Summary: in this tutorial, you will learn how to create a PL/SQL package body using the
CREATE PACKAGE BODY statement.
Introducing to the PL/SQL package body
A PL/SQL package consists of two parts: package specification and package body.
If the package specification has cursors or subprograms, then the package body is mandatory. Otherwise, it is optional. Both the package body and package specification must be in the same schema.
Every cursor or subprogram declared in the package specification must have a corresponding definition in the package body.
Besides the implementation of the cursors and subprograms in the package specification, a package body may have private items that are accessible only within itself.
A package body can have an initialization part which consists of statements that initialize public variables and do other one-time setup tasks. The initialization part only runs once at the first time the package is referenced. It can also include an exception handler.
Creating a package body
To create a package body, you use the
CREATE PACKAGE BODY as shown below:
CREATE [OR REPLACE] PACKAGE BODY [schema_name.]<package_name> IS | AS declarations implementations; [BEGIN EXCEPTION] END [<package_name>];
In this syntax:
- First, you specify the package name after the
CREATE PACKAGE BODYkeywords. The schema name is optional. By default, it is your schema.
- Second, the
OR REPLACEoption replaces the existing package body definition or do nothing if the package body does not exist.
- Third, between the
ENDkeywords are the declarations of private items and the implementations of the public items declared in the package specification. Note that you can use either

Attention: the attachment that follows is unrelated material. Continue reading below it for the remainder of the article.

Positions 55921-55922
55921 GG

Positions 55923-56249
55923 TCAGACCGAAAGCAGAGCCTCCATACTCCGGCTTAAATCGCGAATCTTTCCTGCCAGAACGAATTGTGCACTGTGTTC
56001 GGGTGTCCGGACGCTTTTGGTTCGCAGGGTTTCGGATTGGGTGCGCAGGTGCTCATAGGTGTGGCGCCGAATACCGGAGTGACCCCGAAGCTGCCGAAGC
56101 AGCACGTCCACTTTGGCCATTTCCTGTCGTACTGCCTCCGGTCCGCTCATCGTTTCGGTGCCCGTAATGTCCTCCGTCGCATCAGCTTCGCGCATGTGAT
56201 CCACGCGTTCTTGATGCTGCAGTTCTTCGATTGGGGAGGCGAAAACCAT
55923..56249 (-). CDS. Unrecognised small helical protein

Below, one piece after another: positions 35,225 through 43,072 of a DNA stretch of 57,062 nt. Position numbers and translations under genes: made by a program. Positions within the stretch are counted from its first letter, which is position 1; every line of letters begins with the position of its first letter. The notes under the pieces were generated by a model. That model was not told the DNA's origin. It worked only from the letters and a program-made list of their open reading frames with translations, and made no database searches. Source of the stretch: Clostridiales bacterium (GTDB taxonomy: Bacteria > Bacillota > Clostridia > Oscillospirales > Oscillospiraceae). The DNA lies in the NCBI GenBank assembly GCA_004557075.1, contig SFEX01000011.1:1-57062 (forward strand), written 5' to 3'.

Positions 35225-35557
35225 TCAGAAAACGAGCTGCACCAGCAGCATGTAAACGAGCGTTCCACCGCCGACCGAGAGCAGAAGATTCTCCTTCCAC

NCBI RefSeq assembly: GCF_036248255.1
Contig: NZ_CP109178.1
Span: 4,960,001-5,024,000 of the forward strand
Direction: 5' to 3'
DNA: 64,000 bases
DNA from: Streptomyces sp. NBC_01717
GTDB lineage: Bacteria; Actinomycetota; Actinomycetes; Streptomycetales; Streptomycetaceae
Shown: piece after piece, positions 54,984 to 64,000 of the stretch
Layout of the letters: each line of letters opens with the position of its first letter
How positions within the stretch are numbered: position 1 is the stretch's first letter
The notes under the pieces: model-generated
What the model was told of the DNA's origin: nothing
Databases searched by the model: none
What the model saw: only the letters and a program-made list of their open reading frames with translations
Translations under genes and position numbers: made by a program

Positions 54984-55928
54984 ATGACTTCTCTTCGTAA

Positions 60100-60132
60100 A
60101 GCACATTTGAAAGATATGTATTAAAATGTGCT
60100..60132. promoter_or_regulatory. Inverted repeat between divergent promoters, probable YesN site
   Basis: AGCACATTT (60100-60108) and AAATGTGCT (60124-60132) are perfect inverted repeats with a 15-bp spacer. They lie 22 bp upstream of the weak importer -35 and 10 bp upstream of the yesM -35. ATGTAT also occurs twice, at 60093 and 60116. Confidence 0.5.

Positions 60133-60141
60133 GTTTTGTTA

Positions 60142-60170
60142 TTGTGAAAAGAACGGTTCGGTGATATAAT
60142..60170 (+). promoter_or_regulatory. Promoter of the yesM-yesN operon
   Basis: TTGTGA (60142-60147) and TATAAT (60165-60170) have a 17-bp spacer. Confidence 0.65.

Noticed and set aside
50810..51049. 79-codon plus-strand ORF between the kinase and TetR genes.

The following example illustrates how to create the body of the
CREATE OR REPLACE PACKAGE BODY order_mgmt AS -- get net value of a order FUNCTION get_net_value( p_order_id NUMBER) RETURN NUMBER IS ln_net_value NUMBER BEGIN SELECT SUM(unit_price * quantity) INTO ln_net_value FROM order_items WHERE order_id = p_order_id; RETURN p_order_id; EXCEPTION WHEN no_data_found THEN DBMS_OUTPUT.PUT_LINE( SQLERRM ); END get_net_value; -- Get net value by customer FUNCTION get_net_value_by_customer( p_customer_id NUMBER, p_year NUMBER) RETURN NUMBER IS ln_net_value NUMBER BEGIN SELECT SUM(quantity * unit_price) INTO ln_net_value FROM order_items INNER JOIN orders USING (order_id) WHERE extract(YEAR FROM order_date) = p_year AND customer_id = p_customer_id AND status = gc_shipped_status; RETURN ln_net_value; EXCEPTION WHEN no_data_found THEN DBMS_OUTPUT.PUT_LINE( SQLERRM ); END get_net_value_by_customer; END order_mgmt;
This package body includes the implementations of the two functions declared in the package specification.
Compiling a package body
The process of compiling a package body is the same as compiling a package specification.
From PL/SQL Developer, you click the Run Script button to compile the package body.
If you use SQL*Plus for compiling and creating a package body, you type forward slash (/) as follows:
Compiling a package body from a file
If you manage package body using files, you can compile the package body using the following command:
In SQL Developer, you click the Run Script button to create a package body from a file.
Similarly, you can use forward slash (/) to compile and create a package body from a file as
SQL > @path_to_package_body_file 2 /
Calling functions from a package
The following statement calls the
get_net_value_by_customer function of the
SELECT order_mgmt.get_net_value_by_customer(1,2017) sales FROM dual;
The result is:
In this tutorial, you have learned how to create a package body using the
CREATE PACKAGE BODY statement.